Thomas Upton “Tom” Sisson Jr., 87, of Rehoboth Beach, Del., and Paris, France, passed away peacefully at his home in Rehoboth Beach, of cancer, on Aug. 31, 2020. He was born Sept. 9, 1932, in San Diego, Calif., to Thomas Upton Sisson and Edith Grey Nance.
As a child during World War II, he followed his mother to various Navy postings on the Atlantic and Pacific coasts, while his father, a career Naval officer, fought in the Atlantic, North Africa and the Pacific.
After graduating in 1950 from St. Albans School in Washington, D.C., where he was chosen senior prefect, Sisson followed his father’s footsteps, entering into the U.S. Naval Academy, in the Class of 1954, graduating in the top 2 percent of more than 800 midshipmen.
Shortly into his 30-year naval career, he sought the adventure and camaraderie of submarines, becoming in 1957 the junior officer on the diesel submarine the Wahoo, where the second-in-command was Bill Crowe, the future chairman of the Joint Chiefs of Staff and later ambassador to Great Britain. That began Sisson’s 15-year career in submarines, broken only by a two-year stint at Stanford University to earn a master’s degree in political science. At 6 feet, 4 inches tall, he always was the tallest man aboard, and another half-inch of height would have barred him from submarines altogether.
With the opening of the submarine nuclear power program, Sisson came into the orbit of the famed and feared Adm. Hyman G. Rickover, excelled in nuclear power school and was assigned to the nuclear attack submarine the Shark as reactor-control officer during its construction. That made Sisson a “plank owner” of the Shark.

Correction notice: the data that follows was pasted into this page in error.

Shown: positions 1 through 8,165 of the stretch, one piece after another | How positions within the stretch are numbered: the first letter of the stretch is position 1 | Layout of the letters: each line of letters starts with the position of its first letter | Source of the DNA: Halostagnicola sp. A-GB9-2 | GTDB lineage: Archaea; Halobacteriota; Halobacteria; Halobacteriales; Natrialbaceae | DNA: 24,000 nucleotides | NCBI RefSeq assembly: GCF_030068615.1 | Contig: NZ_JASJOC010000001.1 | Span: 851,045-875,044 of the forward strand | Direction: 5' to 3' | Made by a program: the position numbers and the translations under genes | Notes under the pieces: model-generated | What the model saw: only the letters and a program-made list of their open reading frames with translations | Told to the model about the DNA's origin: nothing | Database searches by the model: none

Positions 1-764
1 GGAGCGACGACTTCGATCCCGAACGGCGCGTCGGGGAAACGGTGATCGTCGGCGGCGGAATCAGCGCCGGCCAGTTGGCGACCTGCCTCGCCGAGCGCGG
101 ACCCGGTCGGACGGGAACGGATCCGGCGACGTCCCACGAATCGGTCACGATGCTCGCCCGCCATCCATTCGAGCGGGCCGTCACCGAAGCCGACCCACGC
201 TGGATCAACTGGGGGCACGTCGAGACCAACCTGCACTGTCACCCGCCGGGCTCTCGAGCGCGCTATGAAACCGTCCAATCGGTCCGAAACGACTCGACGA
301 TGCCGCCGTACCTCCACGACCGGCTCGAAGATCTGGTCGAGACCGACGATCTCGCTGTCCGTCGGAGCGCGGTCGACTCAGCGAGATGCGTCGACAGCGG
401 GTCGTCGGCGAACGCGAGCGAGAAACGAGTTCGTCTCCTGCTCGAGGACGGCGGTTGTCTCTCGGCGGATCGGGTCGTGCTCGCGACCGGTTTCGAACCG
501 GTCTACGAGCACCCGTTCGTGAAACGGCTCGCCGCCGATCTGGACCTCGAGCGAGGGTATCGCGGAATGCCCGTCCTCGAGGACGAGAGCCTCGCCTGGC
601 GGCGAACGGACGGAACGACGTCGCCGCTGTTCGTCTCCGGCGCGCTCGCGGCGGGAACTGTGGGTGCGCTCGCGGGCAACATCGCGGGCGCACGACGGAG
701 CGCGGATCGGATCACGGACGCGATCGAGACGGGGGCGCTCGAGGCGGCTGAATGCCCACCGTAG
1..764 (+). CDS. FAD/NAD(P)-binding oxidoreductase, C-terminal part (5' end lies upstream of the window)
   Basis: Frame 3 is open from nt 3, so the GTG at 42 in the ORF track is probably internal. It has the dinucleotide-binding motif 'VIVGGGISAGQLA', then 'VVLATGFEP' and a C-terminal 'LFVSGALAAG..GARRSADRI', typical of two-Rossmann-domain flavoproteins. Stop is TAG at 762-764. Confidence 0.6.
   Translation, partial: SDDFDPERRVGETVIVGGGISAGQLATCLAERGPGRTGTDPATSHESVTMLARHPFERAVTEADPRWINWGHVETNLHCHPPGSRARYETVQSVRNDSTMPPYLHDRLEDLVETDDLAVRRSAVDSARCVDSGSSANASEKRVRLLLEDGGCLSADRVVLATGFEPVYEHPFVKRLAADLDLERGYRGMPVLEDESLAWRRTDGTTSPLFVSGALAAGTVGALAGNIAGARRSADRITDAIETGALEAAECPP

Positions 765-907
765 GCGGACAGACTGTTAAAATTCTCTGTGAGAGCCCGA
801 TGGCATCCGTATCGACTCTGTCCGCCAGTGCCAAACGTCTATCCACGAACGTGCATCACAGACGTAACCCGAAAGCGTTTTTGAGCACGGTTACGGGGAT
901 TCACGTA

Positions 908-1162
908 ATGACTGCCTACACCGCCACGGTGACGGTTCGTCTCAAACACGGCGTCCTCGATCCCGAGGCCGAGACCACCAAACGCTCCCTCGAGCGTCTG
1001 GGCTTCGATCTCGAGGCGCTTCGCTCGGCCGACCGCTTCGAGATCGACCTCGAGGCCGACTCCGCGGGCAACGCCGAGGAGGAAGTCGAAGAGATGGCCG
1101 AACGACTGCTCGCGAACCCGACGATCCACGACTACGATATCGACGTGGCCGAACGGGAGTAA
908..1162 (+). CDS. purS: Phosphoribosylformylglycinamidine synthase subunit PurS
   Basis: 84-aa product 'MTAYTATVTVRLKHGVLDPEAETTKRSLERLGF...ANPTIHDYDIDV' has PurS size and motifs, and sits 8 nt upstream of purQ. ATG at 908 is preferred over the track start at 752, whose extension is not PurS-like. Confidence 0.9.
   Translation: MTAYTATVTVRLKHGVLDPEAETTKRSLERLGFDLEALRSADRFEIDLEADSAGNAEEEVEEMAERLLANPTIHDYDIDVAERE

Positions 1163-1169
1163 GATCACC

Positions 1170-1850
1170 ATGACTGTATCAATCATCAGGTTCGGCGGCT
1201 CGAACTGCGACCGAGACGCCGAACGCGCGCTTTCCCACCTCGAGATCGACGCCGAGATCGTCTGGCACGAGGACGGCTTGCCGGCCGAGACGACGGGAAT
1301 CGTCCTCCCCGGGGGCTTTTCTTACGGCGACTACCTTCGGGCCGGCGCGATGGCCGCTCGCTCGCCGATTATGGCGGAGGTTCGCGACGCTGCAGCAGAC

It was the first of its kind in the Mediterranean Sea (with Sisson running the nuclear reactor), hosting the Greek royal family and future king of Spain, including a dive. The queen stood on the sail-plane while the Shark, running on the surface, made such a bow-wave that the splash soaked the queen’s legs, leaving her to pad around barefoot aboard for the rest of the several-hour cruise, while her shoes and stockings dried — one of Sisson’s favorite stories. The queen, a great friend of Rickover, was delighted.
Next, Sisson was an engineering officer of the nuclear missile-deterrent submarine the Abraham Lincoln in Scotland when President John F. Kennedy ordered Lincoln to rush to sea on 24 hours’ notice at the height of the Cuban Missile Crisis.
He became executive officer of the nuclear attack submarine the Scamp, where missions resembled the kinds of secret spy missions written in the 1998 book “Blind Man’s Bluff: the Untold Story of American Submarine Espionage” — a book that closed-mouth Sisson and most other members of the “silent service” grumbled ought never to have been written. It was the only way his children learned some of what he had done, more than 30 years after the fact.